S&P Dow Jones Indices, a joint venture between S&P Global, the CME Group, and News Corp, has announced the launch of its first cryptocurrency indices, including(BTC) and (ETH).
First announced in December 2020, the new products “aim to bring transparency to the emerging cryptocurrency market” and will measure the performance of selected digital assets “listed on recognized, open exchanges that meet minimum liquidity and market capitalization criteria.”
Initially, S&P Dow Jones Indices targeted about 550 of the top traded cryptocurrencies for its crypto indices, but decided to include only the two largest assets by market cap for the launch.
According to the announcement, the S&P Cryptocurrency Index Series comprises the S&P Bitcoin Index (SPBTC) and S&P Ethereum Index (SPETH), both designed to track the performance of Bitcoin and Ethereum respectively, as well as the S&P Cryptocurrency MegaCap Index (SPCMC), which tracks BTC and ETH performance by market cap.
The pricing and reference data for the S&P Cryptocurrency Index Series is drawn from Lukka, a New York-based crypto data provider. As detailed by the company, the indices don’t measure the actual price of the cryptocurrencies, instead using Lukka’s proprietary methodology to determine the assets’ “fair market value” on a points-based system.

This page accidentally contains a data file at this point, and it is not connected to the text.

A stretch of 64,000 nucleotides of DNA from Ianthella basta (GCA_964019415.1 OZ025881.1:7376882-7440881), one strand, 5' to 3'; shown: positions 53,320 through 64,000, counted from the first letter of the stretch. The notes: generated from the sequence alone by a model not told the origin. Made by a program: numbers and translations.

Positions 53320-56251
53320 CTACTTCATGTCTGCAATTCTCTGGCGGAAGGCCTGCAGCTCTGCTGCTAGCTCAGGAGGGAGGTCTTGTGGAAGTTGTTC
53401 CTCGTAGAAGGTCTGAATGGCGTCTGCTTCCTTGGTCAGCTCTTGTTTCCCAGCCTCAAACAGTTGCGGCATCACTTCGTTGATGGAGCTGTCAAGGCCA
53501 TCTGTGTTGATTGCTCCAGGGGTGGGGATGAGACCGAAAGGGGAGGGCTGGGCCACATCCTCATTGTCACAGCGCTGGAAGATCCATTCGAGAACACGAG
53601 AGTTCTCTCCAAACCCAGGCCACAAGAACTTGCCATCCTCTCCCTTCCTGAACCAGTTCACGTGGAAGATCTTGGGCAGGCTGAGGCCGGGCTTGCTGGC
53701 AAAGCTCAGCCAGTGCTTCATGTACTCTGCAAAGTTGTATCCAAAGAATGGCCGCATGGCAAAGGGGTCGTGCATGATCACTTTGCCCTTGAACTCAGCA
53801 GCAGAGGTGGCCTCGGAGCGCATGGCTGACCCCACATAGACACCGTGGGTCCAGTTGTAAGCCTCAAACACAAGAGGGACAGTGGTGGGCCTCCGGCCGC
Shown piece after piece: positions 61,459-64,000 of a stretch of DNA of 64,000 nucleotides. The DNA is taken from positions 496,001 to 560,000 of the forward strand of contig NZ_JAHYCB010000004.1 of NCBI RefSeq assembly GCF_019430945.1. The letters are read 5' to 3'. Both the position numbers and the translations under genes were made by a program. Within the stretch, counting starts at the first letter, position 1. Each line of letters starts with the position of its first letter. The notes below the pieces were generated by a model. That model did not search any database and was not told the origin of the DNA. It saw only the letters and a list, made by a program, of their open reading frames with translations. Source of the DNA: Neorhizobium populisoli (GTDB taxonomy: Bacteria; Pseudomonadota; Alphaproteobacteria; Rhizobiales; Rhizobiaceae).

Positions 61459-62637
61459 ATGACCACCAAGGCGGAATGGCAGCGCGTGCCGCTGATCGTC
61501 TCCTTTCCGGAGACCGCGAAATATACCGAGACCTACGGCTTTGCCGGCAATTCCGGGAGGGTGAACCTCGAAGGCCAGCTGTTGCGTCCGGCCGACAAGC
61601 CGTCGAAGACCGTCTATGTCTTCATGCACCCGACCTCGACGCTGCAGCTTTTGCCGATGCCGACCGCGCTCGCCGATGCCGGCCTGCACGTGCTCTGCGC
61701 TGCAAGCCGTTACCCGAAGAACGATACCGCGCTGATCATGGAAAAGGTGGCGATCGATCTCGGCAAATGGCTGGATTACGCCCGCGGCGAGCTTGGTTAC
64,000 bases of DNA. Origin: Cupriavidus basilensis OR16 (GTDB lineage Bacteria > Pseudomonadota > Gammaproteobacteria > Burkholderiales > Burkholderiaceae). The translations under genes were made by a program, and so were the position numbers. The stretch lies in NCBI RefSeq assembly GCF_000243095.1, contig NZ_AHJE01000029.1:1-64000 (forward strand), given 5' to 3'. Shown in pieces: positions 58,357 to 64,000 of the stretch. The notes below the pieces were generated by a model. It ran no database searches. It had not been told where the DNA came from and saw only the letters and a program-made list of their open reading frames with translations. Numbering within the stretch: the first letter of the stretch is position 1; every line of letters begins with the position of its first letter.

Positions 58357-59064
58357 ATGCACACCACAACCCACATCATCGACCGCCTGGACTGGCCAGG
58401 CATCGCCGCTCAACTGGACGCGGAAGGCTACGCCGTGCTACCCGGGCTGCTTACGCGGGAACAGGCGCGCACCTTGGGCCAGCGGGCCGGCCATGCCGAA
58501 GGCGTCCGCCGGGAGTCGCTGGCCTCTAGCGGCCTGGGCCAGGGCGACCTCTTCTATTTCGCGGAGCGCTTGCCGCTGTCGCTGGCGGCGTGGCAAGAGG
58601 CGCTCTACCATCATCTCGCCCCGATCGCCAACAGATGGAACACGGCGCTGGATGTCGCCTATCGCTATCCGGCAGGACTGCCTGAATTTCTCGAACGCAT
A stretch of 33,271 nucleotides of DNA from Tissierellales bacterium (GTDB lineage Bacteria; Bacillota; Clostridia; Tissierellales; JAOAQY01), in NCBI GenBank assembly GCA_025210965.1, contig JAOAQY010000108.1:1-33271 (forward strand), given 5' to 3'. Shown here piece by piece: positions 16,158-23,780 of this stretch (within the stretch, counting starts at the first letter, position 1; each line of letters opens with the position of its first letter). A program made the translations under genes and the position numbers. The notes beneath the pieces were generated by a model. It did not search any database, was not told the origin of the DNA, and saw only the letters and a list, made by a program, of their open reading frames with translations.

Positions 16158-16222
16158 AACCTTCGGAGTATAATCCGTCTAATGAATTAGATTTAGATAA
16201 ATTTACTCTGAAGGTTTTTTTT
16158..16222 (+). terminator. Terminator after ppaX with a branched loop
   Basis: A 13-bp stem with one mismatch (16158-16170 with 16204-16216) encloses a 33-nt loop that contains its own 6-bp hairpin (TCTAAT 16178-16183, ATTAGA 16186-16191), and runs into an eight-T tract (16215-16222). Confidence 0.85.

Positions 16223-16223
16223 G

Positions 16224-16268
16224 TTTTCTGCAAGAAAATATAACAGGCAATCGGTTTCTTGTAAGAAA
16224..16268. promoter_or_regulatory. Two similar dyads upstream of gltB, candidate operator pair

As of 3 May 2021, the values of the S&P Bitcoin, S&P Ethereum and S&P Cryptocurrency MegaCap indices stood at 7,678.36, 29,405.14 and 5,895.79, respectively.
Continued institutional adoption
The news of the S&P Cryptocurrency Index Series introduction comes amid renewed optimism on crypto markets, with Ethereum hitting a new all-time high above $3,500 on Tuesday, just two days after it soared past the $3,000 mark on Sunday.
With the cumulative market cap of all cryptocurrencies currently sitting at over $2.27 billion, S&P’s move is another step towards the wider acceptance of digital assets among institutional investors.
In recent months, companies including Tesla and MicroStrategy have added Bitcoin to their balance sheets, while payment giants MasterCard and PayPal–likely to be followed by Visa–have incorporated crypto-enabled services into their platforms.
News Source from Decrypt.co